Michael Porter/ANN Staff
Seventh-day Adventists continue to hold weekly services in Baghdad, Iraq, despite recent attacks on other Christian congregations in the city, church leaders report.
“In spite of the recent bombing of several Christian churches in Baghdad and other parts of Iraq, Adventist believers met on Sabbath for worship,” reports Oweda Wahbe, Baghdad Church pastor, “reopening the church after it was closed for one Sabbath.” It was with great joy that the believers met to praise God in singing, Bible study and prayer.
Barriers were erected near the church to prevent vehicles from approaching the building; additional security is now in place after business hours. On the Sabbath, Iraqi police sent a vehicle with three uniformed officers to assist in security.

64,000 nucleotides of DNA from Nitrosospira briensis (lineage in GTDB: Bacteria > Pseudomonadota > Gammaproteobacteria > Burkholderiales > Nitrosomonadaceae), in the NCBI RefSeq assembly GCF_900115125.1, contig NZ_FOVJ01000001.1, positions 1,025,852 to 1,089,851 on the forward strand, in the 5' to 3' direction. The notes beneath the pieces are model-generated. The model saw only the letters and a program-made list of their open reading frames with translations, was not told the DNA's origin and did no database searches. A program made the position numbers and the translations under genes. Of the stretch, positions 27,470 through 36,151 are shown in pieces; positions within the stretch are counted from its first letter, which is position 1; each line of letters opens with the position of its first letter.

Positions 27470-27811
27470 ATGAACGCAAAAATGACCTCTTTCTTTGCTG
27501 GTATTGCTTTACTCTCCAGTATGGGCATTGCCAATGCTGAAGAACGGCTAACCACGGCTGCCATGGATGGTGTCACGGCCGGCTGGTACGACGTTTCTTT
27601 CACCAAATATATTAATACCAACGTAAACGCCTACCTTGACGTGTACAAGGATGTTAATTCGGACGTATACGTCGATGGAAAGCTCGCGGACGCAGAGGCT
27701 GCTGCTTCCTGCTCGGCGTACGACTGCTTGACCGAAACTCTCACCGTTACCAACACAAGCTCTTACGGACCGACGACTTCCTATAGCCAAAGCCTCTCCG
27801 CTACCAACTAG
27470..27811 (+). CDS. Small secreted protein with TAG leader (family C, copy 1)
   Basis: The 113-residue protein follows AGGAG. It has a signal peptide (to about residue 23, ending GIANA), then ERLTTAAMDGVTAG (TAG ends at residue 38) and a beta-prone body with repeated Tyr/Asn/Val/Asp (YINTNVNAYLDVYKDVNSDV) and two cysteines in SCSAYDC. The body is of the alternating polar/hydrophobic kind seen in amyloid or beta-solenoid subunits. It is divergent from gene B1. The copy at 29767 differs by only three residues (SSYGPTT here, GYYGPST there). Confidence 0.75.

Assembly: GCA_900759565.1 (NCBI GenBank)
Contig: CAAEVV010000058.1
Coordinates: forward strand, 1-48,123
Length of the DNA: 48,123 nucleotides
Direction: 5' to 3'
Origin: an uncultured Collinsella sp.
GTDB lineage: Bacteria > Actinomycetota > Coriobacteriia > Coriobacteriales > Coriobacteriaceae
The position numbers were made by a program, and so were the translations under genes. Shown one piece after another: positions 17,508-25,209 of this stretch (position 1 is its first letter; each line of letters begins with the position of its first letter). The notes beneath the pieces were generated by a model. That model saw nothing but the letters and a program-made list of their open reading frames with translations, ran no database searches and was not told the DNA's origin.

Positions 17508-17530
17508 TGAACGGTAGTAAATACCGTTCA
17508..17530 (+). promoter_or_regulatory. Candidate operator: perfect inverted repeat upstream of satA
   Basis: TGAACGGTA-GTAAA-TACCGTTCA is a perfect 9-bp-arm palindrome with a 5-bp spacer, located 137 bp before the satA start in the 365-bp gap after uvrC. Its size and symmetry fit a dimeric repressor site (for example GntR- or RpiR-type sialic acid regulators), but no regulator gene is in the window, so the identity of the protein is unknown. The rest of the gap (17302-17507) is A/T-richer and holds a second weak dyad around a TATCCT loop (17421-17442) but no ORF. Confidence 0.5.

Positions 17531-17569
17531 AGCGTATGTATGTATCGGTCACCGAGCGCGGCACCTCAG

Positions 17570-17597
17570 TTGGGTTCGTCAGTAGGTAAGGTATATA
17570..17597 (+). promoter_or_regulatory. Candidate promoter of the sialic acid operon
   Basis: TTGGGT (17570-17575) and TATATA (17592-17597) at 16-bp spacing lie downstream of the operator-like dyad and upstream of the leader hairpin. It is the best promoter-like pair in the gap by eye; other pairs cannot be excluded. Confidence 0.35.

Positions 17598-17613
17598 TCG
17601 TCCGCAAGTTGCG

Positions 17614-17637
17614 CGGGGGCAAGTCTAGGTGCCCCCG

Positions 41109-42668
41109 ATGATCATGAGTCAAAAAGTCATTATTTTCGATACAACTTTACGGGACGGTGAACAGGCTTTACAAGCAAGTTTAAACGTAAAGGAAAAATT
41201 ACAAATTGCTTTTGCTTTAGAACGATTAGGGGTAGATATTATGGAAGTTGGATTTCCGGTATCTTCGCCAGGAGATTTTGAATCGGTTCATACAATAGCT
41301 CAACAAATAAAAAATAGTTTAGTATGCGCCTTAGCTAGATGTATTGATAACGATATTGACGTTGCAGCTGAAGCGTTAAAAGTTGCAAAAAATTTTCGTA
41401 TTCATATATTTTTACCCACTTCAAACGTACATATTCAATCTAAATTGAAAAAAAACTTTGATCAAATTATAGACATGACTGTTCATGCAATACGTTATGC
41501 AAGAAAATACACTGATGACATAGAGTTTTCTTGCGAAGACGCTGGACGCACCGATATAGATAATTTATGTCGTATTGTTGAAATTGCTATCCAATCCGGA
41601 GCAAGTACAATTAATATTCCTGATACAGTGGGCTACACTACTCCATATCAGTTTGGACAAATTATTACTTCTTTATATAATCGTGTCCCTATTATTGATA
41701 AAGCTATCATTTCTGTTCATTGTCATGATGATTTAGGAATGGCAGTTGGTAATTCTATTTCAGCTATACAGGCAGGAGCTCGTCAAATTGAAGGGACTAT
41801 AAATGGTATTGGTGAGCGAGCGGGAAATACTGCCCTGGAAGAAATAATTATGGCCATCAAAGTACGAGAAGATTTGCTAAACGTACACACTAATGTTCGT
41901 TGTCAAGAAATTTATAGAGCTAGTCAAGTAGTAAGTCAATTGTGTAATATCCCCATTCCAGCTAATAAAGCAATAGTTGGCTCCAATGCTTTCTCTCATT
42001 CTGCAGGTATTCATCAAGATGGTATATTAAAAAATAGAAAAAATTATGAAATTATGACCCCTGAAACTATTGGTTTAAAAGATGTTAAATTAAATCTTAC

The church board met during the week and decided they would meet on Sabbath as usual. As an additional precaution, the members meet in the lower level of the building, which is far more protected than the sanctuary, which is exposed on three sides.
Earlier in the week, authorities closed a main road near the church. Church staff later learned the reason for the closure was due to a fuel tanker truck parked in front of a nearby hotel carrying 36,000 liters (close to 10,000 gallons) of gasoline with a box of dynamite attached. If the dynamite had been detonated and the fuel exploded, the entire area around the church would have been destroyed.
“We can only thank God for His protection,” says Basim Fargo, secretary-treasurer of the Adventist Church in Iraq.